On this day in 1881, the great composer Bela Bartok was born. When I a music major in college, a lot of people were really into Bartok. I never got it. It always seemed to me that there were more interesting modern composers like Elliott Carter. But now I get it. Bartok is kind of like Schoenberg without the rigidity. He didn’t worry about traditional tonality. But he wasn’t out to protest it either. And as a result, his music is surprisingly melodic. And it has wonderfully complex but non-traditional harmonies and classical counterpoint.
To me, most of his music sounds distinction impressionistic. But while people like Debussy were very modal in their music, Bartok went his own way. As a result, one doesn’t really hear people who sound like him. His is work is idiosyncratic. I found the following very interesting quote from Milton Babbitt, “Bartok’s solution was a specific one, it cannot be duplicated.” He meant this as an insult, but I think it is the greatest compliment. Bartok’s work was very different from one composition to another. Why should he write the same thing over and over again? He was a composer, not a theorist.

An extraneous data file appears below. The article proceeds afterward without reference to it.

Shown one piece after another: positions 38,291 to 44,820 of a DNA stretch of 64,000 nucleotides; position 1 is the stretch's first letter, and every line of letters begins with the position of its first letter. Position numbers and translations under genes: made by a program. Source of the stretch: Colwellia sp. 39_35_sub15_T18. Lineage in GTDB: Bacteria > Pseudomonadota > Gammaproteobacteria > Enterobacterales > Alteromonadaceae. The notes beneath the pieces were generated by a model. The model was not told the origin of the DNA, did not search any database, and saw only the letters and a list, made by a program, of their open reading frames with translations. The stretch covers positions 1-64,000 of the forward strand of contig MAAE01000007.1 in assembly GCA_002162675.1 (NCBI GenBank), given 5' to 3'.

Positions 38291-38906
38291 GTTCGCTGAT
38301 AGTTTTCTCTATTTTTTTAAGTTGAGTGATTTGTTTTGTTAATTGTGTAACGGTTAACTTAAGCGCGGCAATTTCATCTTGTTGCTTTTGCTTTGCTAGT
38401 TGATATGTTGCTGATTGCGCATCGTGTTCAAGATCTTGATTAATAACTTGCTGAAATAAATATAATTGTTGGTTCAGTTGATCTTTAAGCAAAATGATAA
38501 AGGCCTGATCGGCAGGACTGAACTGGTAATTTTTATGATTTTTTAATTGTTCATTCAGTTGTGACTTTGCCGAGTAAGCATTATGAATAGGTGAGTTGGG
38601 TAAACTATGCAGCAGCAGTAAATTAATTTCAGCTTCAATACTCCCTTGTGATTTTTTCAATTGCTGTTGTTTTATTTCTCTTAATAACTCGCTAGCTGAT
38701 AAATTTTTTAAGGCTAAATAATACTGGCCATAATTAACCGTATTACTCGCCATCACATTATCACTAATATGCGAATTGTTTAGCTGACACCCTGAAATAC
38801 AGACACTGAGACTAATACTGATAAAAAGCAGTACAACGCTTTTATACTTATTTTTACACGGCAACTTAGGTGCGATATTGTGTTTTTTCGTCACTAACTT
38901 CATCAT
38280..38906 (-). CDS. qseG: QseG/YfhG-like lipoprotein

To get a good idea of what Bartok is all about, you should really listen to his Second Violin Concerto. But it is difficult. So here is the much easier Concerto For Orchestra, which was one of the last things he ever wrote:
Happy birthday Bela Bartok!